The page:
Tim Kaine to Drop Attempt at Censuring Donald Trump Over Lack of Support

Senator Tim Kaine announced he is dropping the bipartisan effort to censure former President Donald Trump due to a lack of support.

Kaine, a Democrat, and Republican Senator Susan Collins drafted a proposal to formally denounce Trump after a conviction in his second impeachment trial seemed unlikely. Only five Republican senators, including Collins, voted not to dismiss the trial, leaving the Democrats 12 votes short of gaining a conviction.

However, Kaine revealed on Tuesday that the censure effort does not have enough support from either Republicans and Democrats.

"We don't have enough support on the Republican side because they don't want to bar Trump from running from office," Kaine said.

"I don't have enough support on the Democratic side because for most of my colleagues, it's impeachment or nothing," he added.

Some Democrats hinted they would only be interested in the bipartisan proposal if at least 10 GOP senators publicly committed to the censure, ensuring the 60-vote margin required to pass the legislation in the chamber. But the majority of the party has been reluctant to pivot to an impeachment alternative.

"I'm very worried about going through this trial and having the punch line at the end being Trump acquitted again," Kaine said on Tuesday. "That's why we put this alternative on the table. We think it has meaningful consequences, but where it is right now, we're not going to file it until we see a path to success."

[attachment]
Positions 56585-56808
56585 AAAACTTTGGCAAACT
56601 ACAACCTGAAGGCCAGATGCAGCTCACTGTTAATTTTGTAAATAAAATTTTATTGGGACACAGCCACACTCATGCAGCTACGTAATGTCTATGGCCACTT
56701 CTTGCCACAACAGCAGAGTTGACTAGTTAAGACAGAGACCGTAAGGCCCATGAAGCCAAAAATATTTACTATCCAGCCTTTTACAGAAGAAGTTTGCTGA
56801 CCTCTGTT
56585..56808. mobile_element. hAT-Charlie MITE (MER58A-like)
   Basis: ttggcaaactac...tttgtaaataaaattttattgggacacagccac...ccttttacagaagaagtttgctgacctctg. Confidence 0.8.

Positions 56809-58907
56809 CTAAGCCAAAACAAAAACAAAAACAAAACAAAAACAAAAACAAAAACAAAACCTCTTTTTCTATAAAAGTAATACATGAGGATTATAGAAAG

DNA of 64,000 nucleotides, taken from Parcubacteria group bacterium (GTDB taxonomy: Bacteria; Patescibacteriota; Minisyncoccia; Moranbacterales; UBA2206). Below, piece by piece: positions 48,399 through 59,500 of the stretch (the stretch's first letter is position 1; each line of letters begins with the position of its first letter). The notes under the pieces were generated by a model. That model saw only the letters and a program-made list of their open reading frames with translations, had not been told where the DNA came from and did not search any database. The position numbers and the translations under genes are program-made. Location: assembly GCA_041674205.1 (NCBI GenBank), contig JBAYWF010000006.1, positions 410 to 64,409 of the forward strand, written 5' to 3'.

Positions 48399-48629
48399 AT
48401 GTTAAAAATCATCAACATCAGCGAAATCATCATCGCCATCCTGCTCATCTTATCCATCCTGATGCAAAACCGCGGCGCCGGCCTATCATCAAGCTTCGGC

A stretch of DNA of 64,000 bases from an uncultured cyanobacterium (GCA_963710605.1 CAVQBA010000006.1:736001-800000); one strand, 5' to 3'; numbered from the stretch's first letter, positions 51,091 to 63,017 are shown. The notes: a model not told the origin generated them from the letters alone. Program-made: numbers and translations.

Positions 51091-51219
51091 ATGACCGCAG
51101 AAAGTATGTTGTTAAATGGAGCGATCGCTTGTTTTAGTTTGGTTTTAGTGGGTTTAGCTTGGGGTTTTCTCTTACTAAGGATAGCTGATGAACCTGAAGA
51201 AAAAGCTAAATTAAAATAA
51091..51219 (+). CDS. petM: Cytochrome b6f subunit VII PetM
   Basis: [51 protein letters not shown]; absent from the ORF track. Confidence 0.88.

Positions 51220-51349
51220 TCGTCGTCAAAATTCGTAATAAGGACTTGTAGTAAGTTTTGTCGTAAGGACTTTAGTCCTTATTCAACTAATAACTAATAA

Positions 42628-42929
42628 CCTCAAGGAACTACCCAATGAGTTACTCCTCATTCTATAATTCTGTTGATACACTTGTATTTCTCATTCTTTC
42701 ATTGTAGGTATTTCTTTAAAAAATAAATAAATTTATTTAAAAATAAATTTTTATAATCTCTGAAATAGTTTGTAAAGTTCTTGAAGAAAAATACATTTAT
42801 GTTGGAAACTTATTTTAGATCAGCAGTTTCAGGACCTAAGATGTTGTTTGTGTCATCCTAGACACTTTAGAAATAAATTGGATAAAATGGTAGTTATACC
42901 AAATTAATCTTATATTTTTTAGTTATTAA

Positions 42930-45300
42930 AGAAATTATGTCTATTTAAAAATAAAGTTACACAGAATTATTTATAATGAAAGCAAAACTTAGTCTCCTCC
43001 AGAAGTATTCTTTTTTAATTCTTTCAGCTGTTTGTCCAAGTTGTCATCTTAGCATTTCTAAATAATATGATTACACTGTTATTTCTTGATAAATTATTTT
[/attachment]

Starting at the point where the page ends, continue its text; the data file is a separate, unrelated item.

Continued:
"We'll get into the trial. My hope is, maybe Republicans will see some evidence in the trial where they'll say, 'Even if I'm not voting to convict, this is repulsive,'" he added. "Maybe some Democrats will say, 'Boy, we're not going to get the votes to convict. We need to come up with something else.' So, the idea's on the table."

After last week's vote, Collins said, "I think it's pretty obvious from the vote today, that it is extraordinarily unlikely that the president will be convicted. Just do the math."

Tim Kaine
Sen. Tim Kaine of Virginia, speaks during a Senate Committee on Foreign Relations hearing on Capitol Hill on September 24, 2020. Kaine announced on Tuesday that he would be dropping his censure effort against former President Donald Trump for the time being. Pool

The resolution that Kaine and Collins had been considering introducing on the Senate floor this week, would declare the January 6 storming of the Capitol as an insurrection against the Constitution.

It finds that Trump "gave aid and comfort" to the rioters by "repeatedly lying about the election, slandering election officials, pressuring others to come to Washington for a wild event and encouraging them to come up to Congress."

Although usually censures are mostly symbolic, Kaine previously suggested that if Trump was found to have violated the 14th Amendment, he could be barred from holding office again.

"This is an alternative that would impose, in my view, a similar consequence but it does not require a trial and it does not require a two-thirds vote," Kaine said last week.

A censure vote could have proved more difficult for Republicans because unlike in an impeachment conviction, they wouldn't be able to rely on the argument that the resolution is unconstitutional. It would have also been the first time a president has been censured after leaving office.

Newsweek reached out to Kaine for further comment but did not hear back before publication.